Re: Definition of Open Access

From: Stevan Harnad <>
Date: Fri, 30 Jun 2006 15:05:40 +0100

On Fri, 30 Jun 2006, Matthew Cockerill wrote:

> Don't forget ramblers:

Good one!

> Different people mean different things by open access.
> e.g. For some, rights of reuse are a key part of the open access concept.
> For others they are not. I would say that neither group is wrong,
> they are just using the term differently.

So far, fine, and very ecumenical. But you agree, don't you, that if
people are advocating, say, nonsmoking, for people's health, it makes
a rather big difference whether by "nonsmoking" they mean "not having
an ignited cigarette at all" (NS1) vs "not inhaling what they puff from
their own ignited cigarette" (NS2)! The consequences, say, for a campaign
for a public smoking ban would be rather radical if the proponents of
NS2 argued that an NS2-ban would suffice (and that the rest is just a
democratic definitional matter: "different stokes for different folks"!).

I would not just say they were using the same term differently, but that the
DS2 folks were simply *wrong* (or, alternatively, missing the point)
about what nonsmoking is and means.

> I guess you could always footnote it as "open access" in the BOAI
> sense. But still, as with the American constitution, the same wording
> can be understood very differently by different people, so you're still
> not out of the semantic thicket. Which is why I would say that rather
> than discussing the meaning of the term "open access" and what is and
> isn't required for it, I think it's better to focus on practical goals.

But practical goals hinge on what we mean by OA! My practical goal
(since well before the term "OA" was coined or defined) has been to
make the full texts of all journal articles accessible toll-free, to
anyone and everyone, on the web, immediately and permanently. To reach
that goal, all that has to be done is -- to make the full texts of all
journal articles accessible toll-free, to anyone and everyone, on the web,
immediately and permanently (and that's all I ever meant by "OA").

Our disagreement, Matt (as well as my disagreement with your predecessor,
Jan Velterop) has always been about whether there is any need for or
benefit from adding the extra constraint of specifying reuse/republication
rights as part of what it means to provide OA. I have nothing against
specifying and providing reuse/republication rights, over and above making
the full texts of all journal articles accessible toll-free, to anyone
and everyone, on the web, immediately and permanently. I just object to
calling that part of the definition of OA, because by asking for more,
it risks getting less.

But I full acknowledge that I am on thin ice here, historically and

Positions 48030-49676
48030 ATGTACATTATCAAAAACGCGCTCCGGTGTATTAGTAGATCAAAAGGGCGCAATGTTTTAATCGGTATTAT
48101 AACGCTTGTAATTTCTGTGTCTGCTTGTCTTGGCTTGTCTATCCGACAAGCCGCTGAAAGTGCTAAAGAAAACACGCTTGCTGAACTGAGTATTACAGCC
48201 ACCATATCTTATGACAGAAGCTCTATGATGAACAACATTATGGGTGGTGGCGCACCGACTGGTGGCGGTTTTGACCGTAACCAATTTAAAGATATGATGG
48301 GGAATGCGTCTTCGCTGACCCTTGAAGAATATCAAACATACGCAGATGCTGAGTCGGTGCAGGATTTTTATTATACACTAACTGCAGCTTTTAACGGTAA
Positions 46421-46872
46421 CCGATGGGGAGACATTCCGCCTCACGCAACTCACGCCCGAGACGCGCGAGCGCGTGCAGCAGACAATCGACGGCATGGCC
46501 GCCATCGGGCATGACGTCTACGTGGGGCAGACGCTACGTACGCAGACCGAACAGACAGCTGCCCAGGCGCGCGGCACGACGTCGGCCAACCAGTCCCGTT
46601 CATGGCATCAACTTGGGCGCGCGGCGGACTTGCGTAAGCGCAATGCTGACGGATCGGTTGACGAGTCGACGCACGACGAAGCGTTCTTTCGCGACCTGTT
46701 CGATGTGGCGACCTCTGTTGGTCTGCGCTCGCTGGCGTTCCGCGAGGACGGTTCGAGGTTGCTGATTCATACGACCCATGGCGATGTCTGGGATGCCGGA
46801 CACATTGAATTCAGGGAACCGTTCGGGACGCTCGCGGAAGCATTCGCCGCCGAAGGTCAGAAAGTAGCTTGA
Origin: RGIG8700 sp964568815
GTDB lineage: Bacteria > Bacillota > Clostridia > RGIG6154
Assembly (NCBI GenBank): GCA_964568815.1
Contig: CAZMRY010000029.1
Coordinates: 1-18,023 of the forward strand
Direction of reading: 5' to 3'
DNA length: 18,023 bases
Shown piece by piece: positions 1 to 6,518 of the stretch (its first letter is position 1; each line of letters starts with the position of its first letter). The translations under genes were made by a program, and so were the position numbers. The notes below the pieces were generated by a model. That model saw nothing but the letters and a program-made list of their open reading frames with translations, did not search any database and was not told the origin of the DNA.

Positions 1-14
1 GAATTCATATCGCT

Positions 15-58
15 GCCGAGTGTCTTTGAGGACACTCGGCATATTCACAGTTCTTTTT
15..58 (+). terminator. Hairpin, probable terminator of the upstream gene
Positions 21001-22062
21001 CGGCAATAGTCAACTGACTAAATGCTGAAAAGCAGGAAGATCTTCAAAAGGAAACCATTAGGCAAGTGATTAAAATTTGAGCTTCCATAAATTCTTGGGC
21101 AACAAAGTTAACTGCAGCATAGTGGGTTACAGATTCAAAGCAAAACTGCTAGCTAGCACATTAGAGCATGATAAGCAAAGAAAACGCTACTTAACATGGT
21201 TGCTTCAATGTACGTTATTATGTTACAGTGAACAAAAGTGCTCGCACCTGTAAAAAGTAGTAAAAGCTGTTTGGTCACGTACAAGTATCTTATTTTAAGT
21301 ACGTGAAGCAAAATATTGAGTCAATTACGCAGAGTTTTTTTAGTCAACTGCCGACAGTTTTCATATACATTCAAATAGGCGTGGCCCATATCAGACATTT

formally, because the (in my view) arrant definition of OA -- specifying
that reuse/republication rights are part of what OA means -- is *in fact
the original BOAI definition of OA* -- and "immediately and permanently"
is not! So I am in fact objecting to the very definition that I co-drafted
and signed off on!

But we need to admit and try to correct our mistakes.

I think it was a mistake to over- (and under-) constrain our definition of
OA in that way, and I have often expressed the wish that we would correct
it, "officially," so to speak, because although the BOAI definition
was very important and historically the first, it was not infallible,
and these were later-discovered flaws.

To see why, please note that if stipulating reuse/republication rights
were indeed part of what is meant by OA, then the OA self-archiving
mandates of the FRPAA, RCUK, and EC would not really be *OA*
self-archiving mandates!

The other side-effect of being too insouciant about the meaning of OA is that
according to the variant definition of OA used by some, OA just means BOAI-2
(OA publishing): BOAI-1 (OA self-archiving) is not OA at all! And, worst of
all, the BOAI definition (which includes the clause about reuse/republication
rights) is in fact in contradiction with its *own* definition of OA, if it tries
to simultaneously define OA as providing reuse/republication rights *and* to
define BOAI-1 (self-archiving) as providing OA!

Fortunately or unfortunately, these are subtleties far too fine-grained to
actually be noticed and acted upon by either pro- or anti-OA camps. The
level of detail and logical rigor and attention has been a good deal
coarser and more superficial than that. But the definitional problem
does keep rearing its head now and again, making mischief every time...

Stevan Harnad
Received on Fri Jun 30 2006 - 16:03:17 BST

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